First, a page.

For the longest amount of time, sleep and dreams were a complete mystery. At best, only educated guesses could be made as to how and why we dream from scientists such as Sigmund Freud, who claimed that sleep was a “safety valve” for unconscious desires. Essentially, no concrete theory for the process of sleep could be made because scientists lacked the means of actually accessing the brain. In the 1950s, however, scientists made a breakthrough in the study of sleep when they discovered its various stages.
In 1953, researchers using electroencephalography (EEG) were able to measure human brain waves during sleep. In addition, they measured the movements of the limbs and eyes. From the results of these experiments, researchers were able to find that brain activity both increases and decreases during sleep. During the first hour of sleep, brain waves slow down, and the eyes and muscles relax. Heart rate, blood pressure, and temperature fall as well. Over the next half hour, however, brain activity drastically increases from slow wave sleep to rapid eye movement (REM) sleep, and brain waves observed during REM are similar to those observed during waking. As opposed to waking, however, atonia occurs, which is when the body’s muscles are paralyzed; the muscles that allow breathing and control eye movements are fully active, and heart rate, blood pressure, and body temperature increase. As sleep continues, the brain alternates between periods of slow wave sleep (divided into four stages, with brain activity increasing with each stage) and brief periods of REM sleep, with the slow wave sleep becoming less deep and the REM periods more prolonged until waking occurs. Approximately 20 percent of our total sleep is spent in REM sleep.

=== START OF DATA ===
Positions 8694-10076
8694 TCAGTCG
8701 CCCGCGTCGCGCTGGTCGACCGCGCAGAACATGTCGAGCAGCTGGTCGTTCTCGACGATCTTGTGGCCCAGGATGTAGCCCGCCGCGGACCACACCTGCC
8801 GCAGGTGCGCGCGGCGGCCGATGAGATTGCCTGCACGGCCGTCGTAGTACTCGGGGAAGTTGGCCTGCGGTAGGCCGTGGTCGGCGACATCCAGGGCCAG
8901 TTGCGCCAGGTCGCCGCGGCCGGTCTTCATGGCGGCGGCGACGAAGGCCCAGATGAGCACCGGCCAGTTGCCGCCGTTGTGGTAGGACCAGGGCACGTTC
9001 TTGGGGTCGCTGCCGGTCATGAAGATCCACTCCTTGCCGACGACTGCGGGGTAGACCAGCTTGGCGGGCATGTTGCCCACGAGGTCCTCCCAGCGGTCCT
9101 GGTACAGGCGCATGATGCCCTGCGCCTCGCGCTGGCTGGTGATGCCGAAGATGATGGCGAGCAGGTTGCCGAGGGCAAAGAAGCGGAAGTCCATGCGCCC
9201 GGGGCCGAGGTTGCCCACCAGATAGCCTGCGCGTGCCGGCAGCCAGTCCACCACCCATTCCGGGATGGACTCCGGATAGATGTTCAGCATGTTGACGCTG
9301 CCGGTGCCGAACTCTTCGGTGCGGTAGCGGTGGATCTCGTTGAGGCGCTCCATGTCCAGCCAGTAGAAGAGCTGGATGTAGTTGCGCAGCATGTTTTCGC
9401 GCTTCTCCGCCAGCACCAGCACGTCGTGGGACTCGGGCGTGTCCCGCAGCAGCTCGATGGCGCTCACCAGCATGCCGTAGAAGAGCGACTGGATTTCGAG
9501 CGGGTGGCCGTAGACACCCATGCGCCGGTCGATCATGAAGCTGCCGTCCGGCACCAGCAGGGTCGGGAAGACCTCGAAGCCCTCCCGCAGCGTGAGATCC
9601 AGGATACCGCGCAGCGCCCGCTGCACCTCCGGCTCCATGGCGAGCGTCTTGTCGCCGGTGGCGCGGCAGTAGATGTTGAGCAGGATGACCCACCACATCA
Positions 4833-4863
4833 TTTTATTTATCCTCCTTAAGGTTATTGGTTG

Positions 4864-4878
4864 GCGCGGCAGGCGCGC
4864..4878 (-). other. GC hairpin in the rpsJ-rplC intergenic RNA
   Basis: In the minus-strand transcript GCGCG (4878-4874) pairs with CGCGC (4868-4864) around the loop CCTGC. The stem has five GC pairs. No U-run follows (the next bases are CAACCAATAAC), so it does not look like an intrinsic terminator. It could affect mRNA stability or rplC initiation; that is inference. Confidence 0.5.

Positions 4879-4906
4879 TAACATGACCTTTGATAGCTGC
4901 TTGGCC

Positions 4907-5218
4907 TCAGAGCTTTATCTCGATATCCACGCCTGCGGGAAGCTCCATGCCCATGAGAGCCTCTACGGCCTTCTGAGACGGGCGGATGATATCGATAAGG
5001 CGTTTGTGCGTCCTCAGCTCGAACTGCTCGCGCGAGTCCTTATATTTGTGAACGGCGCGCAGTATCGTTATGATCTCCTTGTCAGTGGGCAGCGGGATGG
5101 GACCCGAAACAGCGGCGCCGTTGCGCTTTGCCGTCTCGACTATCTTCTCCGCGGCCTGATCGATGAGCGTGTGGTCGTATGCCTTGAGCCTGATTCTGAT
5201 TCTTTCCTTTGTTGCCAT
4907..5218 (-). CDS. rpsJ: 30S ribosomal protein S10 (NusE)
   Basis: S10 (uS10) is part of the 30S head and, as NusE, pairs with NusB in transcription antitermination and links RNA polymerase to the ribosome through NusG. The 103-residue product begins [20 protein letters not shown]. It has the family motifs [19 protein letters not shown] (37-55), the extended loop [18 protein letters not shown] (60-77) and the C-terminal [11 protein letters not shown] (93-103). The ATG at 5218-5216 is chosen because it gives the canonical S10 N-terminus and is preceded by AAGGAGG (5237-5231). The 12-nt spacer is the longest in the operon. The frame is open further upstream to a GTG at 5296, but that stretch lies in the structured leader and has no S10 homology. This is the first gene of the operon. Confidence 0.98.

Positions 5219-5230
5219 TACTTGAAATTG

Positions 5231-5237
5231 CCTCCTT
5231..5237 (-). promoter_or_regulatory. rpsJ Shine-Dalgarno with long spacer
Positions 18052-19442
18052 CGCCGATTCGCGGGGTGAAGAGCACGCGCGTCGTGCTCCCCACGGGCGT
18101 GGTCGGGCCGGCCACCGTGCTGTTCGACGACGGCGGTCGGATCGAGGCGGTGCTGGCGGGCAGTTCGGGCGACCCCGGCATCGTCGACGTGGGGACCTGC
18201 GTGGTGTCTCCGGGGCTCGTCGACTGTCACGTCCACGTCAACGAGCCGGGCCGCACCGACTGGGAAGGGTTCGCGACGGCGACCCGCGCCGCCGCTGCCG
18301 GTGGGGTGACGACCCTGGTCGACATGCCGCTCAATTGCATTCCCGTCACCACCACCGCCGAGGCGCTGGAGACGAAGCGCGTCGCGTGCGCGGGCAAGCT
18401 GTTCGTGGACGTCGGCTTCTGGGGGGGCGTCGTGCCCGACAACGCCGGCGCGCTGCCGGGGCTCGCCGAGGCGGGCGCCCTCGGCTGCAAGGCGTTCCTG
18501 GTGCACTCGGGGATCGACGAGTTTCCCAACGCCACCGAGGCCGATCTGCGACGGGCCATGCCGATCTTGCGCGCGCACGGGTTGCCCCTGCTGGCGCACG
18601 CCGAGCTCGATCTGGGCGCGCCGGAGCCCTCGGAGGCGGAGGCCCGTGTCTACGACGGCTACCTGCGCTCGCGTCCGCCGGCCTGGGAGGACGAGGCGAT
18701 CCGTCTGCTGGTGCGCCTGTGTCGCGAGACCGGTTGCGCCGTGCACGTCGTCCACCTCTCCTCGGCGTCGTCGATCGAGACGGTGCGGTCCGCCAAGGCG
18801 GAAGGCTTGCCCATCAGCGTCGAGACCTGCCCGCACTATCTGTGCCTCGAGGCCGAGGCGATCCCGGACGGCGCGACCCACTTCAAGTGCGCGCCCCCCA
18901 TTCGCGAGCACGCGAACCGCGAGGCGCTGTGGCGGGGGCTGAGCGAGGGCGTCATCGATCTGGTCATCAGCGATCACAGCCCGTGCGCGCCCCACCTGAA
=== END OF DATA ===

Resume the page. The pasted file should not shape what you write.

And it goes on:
While dreams can occur during slow wave sleep, if one is awakened during its several stages, one will most likely recall only fragmented thoughts. Instead, most active dreaming occurs during REM sleep, when the brain is most active. During REM sleep, signals from the pons travel to the thalamus, which relays them to the cerebral cortex, the outer layer of the brain, and stimulate its regions that are responsible for learning, thinking, and organizing information (the pons also sends signals that shut off neurons in the spinal cord, causing atonia). As the cortex is the part of the brain that interprets and organizes information from the environment during consciousness, some scientists believe dreams are the cerebral cortex’s attempt to “find meaning in the random signals that it receives during REM sleep.” Essentially, the cortex may be trying to interpret these random signals, “creating a story out of fragmented brain activity.”
~ Nathaniel Meshberg
Conformity is determined by a variety of situational and individual difference factors. Situational factors tend to increase when subjects are in groups that have been previously successful, when subjects are asked to give public responses while facing an opposition, when the stimuli are ambiguous or difficult, or when members are interdependent or unanimously opposed. Individual difference factors tend to increase when there are factors that decrease the subject’s certainty of their response or increase the subjective correctness of the group. (Back et al, 1965)